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Given we are at the latest stages of the Greek drama, it is probably a good idea to look at the most important asset that is affected by it, the euro (NYSEARCA:FXE). Let me admit that I started writing this article hoping to prove that there was a something dysfunctional about our financial markets, as the euro does not seem to be affected by the quantitative easing operation by the ECB. However, when I sifted through some charts, I came to the conclusion that maybe there was justice in our financial markets after all. The cliché aside, although it might seem that euro plays to the developments of the Greek debt swap more than to the ECB actions, the reality does not seem to be that clear.

During the American QE2, the euro has gained approximately 26% from its bottom to top, while the Dow (NYSEARCA:DIA) has gained about 31%. So almost all of the market gains in the US market were due to the debasement of the currency. Some other indices like the Nasdaq (NASDAQ:QQQ) and Russell 2000 (NYSEARCA:IWM) fared somewhat better, but that was entirely due to the higher risk characteristics of those indices.

If you analyze the developments of the last 5 months, however, the environment is different. From the recent market bottom in October 2011 to recent high of 13,075, we had a similar 24% gain in the American equity market. Still, even in this rising market, the EUR had difficulty keeping its risk-currency status as it trades roughly at the same level as it did back in the October 2011 low.

Another example that the Europeans are going through the same mechanics as the Americans did during QE2 is the outperformance of the German DAX index over other European indices and especially over some American ETFs indexed to European securities -- EWG, EZU, EWI, FEZ, and FEU. In my opinion, it is an indication that the euros printed by the ECB just prop up the German market, which doesn't really need it, rather than helping the southern European states that could really use it.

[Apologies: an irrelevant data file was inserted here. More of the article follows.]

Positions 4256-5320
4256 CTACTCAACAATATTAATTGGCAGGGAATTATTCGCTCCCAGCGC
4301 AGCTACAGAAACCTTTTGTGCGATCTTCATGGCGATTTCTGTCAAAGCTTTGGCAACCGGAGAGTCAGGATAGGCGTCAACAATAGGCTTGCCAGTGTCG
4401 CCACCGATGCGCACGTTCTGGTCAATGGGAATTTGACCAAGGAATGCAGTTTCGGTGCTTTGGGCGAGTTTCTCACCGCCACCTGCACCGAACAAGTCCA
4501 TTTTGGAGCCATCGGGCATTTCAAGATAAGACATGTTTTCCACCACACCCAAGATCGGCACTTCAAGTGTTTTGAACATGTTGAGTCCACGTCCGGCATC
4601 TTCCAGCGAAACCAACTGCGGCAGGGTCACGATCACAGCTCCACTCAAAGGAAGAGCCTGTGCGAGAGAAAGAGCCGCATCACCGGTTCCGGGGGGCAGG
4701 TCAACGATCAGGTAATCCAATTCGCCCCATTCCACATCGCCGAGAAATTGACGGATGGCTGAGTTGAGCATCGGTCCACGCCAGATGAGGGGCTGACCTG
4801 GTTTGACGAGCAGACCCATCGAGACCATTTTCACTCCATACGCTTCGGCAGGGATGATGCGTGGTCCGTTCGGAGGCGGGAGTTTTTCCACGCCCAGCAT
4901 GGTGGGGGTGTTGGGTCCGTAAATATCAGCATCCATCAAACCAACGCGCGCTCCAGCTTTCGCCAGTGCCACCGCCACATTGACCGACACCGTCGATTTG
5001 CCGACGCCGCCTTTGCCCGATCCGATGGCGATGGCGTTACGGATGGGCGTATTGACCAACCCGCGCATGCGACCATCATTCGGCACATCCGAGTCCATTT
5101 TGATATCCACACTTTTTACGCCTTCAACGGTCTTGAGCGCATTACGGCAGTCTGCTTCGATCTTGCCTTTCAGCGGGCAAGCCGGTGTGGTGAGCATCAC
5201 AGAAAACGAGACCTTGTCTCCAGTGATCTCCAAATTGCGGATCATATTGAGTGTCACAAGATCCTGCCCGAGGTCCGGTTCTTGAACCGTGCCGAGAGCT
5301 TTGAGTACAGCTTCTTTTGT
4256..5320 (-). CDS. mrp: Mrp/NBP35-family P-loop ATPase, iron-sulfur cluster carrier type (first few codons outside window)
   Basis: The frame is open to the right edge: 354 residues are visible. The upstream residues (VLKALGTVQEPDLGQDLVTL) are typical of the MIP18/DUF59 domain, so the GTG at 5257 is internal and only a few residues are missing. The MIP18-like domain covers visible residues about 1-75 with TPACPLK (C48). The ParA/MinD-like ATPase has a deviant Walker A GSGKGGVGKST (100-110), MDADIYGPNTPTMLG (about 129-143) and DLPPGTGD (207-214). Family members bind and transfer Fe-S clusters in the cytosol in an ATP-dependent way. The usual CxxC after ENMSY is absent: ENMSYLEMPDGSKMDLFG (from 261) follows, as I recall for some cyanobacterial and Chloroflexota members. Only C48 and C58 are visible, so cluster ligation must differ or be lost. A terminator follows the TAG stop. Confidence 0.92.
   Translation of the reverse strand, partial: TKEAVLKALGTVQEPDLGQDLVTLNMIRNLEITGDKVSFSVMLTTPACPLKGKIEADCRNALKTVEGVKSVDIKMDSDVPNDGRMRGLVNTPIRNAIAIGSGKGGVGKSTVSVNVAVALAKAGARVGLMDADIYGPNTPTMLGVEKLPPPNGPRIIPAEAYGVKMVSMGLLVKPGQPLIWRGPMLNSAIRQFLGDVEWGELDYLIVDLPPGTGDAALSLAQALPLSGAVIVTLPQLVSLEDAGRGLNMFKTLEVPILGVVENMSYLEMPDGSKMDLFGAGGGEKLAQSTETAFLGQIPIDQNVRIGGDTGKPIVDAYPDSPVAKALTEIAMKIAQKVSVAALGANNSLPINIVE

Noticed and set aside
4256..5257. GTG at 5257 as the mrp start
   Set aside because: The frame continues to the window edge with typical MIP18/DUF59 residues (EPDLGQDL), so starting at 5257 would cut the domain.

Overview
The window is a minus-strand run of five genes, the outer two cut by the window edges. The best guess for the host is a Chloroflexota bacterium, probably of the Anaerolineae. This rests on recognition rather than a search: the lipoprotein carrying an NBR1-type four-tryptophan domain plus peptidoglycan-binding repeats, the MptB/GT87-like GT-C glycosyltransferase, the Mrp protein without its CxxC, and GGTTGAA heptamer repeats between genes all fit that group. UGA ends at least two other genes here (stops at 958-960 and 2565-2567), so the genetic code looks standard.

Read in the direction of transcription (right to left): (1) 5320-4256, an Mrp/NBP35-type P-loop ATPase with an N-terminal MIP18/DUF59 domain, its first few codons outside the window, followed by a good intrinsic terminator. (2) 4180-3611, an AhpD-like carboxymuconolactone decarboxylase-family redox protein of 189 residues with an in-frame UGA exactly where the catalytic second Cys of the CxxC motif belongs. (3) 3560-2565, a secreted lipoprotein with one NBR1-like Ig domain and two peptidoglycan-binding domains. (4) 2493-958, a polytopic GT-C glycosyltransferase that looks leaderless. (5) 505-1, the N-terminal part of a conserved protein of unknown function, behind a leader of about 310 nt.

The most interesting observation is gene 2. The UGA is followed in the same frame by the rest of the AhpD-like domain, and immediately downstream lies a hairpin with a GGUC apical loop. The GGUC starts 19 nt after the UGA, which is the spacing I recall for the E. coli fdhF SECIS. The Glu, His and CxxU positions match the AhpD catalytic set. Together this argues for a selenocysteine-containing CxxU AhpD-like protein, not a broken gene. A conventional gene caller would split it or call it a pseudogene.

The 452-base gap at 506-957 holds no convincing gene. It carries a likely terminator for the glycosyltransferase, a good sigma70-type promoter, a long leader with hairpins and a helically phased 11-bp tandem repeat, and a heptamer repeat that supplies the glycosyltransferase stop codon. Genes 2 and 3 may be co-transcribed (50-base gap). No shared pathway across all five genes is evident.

Investors are of the opinion probably that the ECB LTRO operation will just debase the EUR and will prop up asset prices in Europe. The similarity with the American QE is that, the money injected will fail to solve the fundamental problems, but will just give a temporary boost to the asset prices. However, contrary to popular expectations, established markets like Germany will benefit more, because since the increase in money supply across Europe is the same investors won't take the risk with southern European bourses while the same effect is there in the same amount in the safe German market.

To sum up, although the European LTROs effect seems to be different than the American QE, because EURO is deemed a risk currency, further analysis reveals that the long-term effects could be quite the same. On this basis, EUR is probably a long term short. Especially if the Greek debt deal passes and it gives a short term boost to the EUR to the 1,34 level that might be a good level to initiate the short position. On the other hand, it probably is not a good idea to chase the European ETFs by virtue of the increase in the European indexes. Any outperformance by the European indices will probably be eaten away by a decrease in the value of the EUR.

I should also note that, obviously, the euro is in a very volatile situation, and any further developments in the European debt debacle might change this analysis. I will try to write another article if the European macro fundamentals substantially change. I also try to implement my analysis in this article to trades in my own Global Macro &FX Fund; if you want to follow the performance of the trade-based version of this analysis, you can check here.

Source: Euro: The Currency That Defies Supply And Demand?